24. 24.
    Shekim W, Asarnow RE Hess E, et al. A clinical and demographic profile of a sample of adults with attention deficit hyperactivity disorder, residual state. Compr Psychiatry 1990; 31 (5): 533–44CrossRefGoogle Scholar
  25. 25.
    Barkley RA, Murphy KR, Dupaul GI, et al. Driving in young adults with attention deficit hyperactivity disorder: knowledge, performance, adverse outcomes, and the role of executive functioning. J Int Neuropsychol Soc 2002; 8 (5): 655–72PubMedCrossRefGoogle Scholar
  26. 26.
    Leibson CL, Katusic SK, Barberesi WJ, et al. Use and costs of medical care for children and adolescents with and without attention deficit / hyperactivity disorder. JAMA 2001; 285 (1): 60–6PubMedCrossRefGoogle Scholar
  27. 27.
    Biederman J, Milberger S, Famone SV, et al. Associations between childhood asthma and ADHD: issues of psychiatric comorbidity and familiality. J Am Acad Child Adolesc Psychiatry 1994; 33 (6: 842–8PubMedCrossRefGoogle Scholar
  28. 28.
    Biederman J, Faraone SV, Spencer T, et al. Gender differences in a sample of adults with attention deficit hyperactivity disorder. Psychiatry Res 1994 Jul; 53 (1): 13–29PubMedCrossRefGoogle Scholar
  29. 29.
    Osterberg E, Blomquist L, Krakau I, et al. A population study on irritable bowel syndrome and mental health. J Gastroenterol 2000 Mar; 35 (3): 264–8Google Scholar
  30. 30.
    Trikas P, Vlachonikolis I, Fragkiadukis N. Core mental state in irritable bowel syndrome. Psychosom Med 1999 Nov-Dec; 61 (6): 781–8PubMedGoogle Scholar
  31. 31.
    Ramsey S, Summers KH, Leong SA, et al. Productivity and medical costs of diabetes in a large employer population. Diabetes Care 2002; 25 (1): 23–9PubMedCrossRefGoogle Scholar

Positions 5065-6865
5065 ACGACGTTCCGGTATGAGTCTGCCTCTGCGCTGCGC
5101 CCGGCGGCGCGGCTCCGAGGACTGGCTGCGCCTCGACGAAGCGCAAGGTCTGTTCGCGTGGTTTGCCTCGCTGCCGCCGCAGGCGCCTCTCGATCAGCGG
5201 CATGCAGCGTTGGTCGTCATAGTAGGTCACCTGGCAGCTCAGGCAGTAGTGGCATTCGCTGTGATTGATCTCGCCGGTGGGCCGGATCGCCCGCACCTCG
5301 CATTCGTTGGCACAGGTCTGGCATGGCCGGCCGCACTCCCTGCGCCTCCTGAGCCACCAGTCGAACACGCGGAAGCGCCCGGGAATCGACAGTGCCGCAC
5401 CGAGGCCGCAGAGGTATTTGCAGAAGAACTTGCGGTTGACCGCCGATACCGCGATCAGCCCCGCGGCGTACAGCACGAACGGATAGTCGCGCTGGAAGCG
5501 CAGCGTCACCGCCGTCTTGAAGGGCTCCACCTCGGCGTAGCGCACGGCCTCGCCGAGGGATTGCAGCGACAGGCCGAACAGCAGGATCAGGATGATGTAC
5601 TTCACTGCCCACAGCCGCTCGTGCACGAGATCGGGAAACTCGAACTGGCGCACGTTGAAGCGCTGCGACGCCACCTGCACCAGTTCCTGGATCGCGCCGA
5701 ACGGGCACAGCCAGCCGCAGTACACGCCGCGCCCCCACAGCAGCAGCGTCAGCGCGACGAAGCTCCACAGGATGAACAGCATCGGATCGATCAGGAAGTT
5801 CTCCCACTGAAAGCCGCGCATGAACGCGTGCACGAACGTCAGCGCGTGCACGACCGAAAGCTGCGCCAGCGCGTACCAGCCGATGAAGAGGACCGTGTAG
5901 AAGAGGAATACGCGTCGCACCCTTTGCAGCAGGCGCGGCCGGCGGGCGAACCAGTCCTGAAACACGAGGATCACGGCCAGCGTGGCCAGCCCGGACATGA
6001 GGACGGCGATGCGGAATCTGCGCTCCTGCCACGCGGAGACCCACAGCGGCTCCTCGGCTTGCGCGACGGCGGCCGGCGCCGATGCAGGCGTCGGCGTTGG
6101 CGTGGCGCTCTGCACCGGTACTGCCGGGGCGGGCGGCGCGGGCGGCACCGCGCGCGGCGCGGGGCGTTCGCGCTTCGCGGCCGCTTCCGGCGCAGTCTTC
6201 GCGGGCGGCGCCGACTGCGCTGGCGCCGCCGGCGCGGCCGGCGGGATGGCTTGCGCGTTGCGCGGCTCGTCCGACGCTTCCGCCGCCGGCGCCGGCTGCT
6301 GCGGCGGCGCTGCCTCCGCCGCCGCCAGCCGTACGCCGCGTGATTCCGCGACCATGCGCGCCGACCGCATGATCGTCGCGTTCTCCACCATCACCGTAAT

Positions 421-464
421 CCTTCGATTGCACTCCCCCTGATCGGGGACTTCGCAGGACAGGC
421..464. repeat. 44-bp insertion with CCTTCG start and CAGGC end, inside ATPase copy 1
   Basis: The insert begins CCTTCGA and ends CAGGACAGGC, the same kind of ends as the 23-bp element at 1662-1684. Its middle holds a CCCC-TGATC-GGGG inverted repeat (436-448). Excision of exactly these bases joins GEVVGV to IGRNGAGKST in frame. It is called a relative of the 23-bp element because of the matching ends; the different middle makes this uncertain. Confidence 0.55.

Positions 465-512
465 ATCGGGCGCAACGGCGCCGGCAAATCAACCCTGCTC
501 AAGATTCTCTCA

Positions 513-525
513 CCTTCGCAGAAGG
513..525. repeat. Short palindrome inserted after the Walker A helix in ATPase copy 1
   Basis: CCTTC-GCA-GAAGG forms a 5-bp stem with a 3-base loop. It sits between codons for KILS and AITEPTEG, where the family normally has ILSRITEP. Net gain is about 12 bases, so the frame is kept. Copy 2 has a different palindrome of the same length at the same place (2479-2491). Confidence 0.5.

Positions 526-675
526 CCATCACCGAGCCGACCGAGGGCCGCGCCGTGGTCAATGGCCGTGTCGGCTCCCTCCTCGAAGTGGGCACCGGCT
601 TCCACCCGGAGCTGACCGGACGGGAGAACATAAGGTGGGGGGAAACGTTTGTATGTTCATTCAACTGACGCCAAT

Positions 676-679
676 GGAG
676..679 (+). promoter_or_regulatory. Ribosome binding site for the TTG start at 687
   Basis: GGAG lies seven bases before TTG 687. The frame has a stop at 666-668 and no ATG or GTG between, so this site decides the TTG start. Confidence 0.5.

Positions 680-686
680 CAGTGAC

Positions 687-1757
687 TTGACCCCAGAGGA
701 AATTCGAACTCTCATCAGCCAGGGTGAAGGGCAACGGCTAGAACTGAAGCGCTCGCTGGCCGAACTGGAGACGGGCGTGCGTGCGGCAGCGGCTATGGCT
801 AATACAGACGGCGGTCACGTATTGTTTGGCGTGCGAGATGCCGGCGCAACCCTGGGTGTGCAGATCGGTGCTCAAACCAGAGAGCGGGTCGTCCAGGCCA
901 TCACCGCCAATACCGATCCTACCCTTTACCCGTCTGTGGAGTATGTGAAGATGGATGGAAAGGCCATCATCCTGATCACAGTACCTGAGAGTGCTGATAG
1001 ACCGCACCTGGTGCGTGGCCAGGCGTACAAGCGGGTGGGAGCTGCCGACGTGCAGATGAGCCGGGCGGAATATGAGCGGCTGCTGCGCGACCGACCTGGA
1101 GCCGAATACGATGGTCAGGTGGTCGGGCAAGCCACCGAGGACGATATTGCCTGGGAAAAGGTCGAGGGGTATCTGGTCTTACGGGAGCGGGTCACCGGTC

32. 32.
    Birnbaum HG, Cremieux PY, Greenberg PE, et al. Using healthcare claims data for outcomes research and pharmacoeconomic analyses. Pharmacoeconomics 1999; 16 (1): 1–8PubMedCrossRefGoogle Scholar
  33. 33.
    Goetzel RZ, Hawkins K, Ozminkowski RJ, et al. The health and productivity cost burden of the “top 10” physical and mental health conditions affecting six large U.S. employers in 1999. J Occup Environ Med. 2003; 45: 5–14PubMedCrossRefGoogle Scholar
  34. 34.
    SAS User’s Guide. SAS/STAT User’s Guide: version 8. Cary (NC): SAS Institute, 1999Google Scholar
  35. 35.
    Duan, N. Smearing estimate: a nonparametric retransformation method. J Am Statist Assoc (JASA) 1983; 78 (383): 605–10CrossRefGoogle Scholar
  36. 36.
    American Academy of Pediatrics. Treatment of the school-aged child with attention-deficit/hyperactivity disorder. Pediatrics 2001; 108 (4): 1033–44CrossRefGoogle Scholar
  37. 37.
    Famone SV, Biederman J, Spencer T, et al. Attention-deficit/hyperactivity disorder in adults: an overview. Biol Psychiatry 2000; 48 (1): 9–20CrossRefGoogle Scholar
  38. 38.
    Carr RE. Panic disorder and asthma. J Asthma 1999; 36 (2): 143–52PubMedCrossRefGoogle Scholar
  39. 39.
    Barkley RA. Accidents and attention-deficit/hyperactivity disorder. Trends in Evidence-Based Neuropsychiatry (TEN) 2001; 3 (4): 64–8Google Scholar
  40. 40.
    Friedman SR. Emotion recognition, social skills and adult attention-deficit/hyperactivity disorder [dissertation]. Detroit (MI): Wayne State University, 2001Google Scholar
  41. 41.
    Chan E, Zhan C, Homer CJ. Health care use and costs for children with attention-deficit/hyperactivity disorder: National estimates from the Medical Expenditure Panel Survey. Arch Pediatr Adolesc Med 2002; 156 (5): 504–11PubMedGoogle Scholar

Copyright information

© Adis Data Information BV 2005

Authors and Affiliations

  • Kristina Secnik
    • 1
  • Andrine Swensen
    • 1
  • Maureen J. Lage
    • 2
    • 3
  1. 1.Lilly Research LaboratoriesIndianapolisUSA
  2. 2.Department of Health Administration, School of BusinessQuinnipiac UniversityHamdenUSA
  3. 3.HealthMetrics Outcomes ResearchGrotonUSA

Personalised recommendations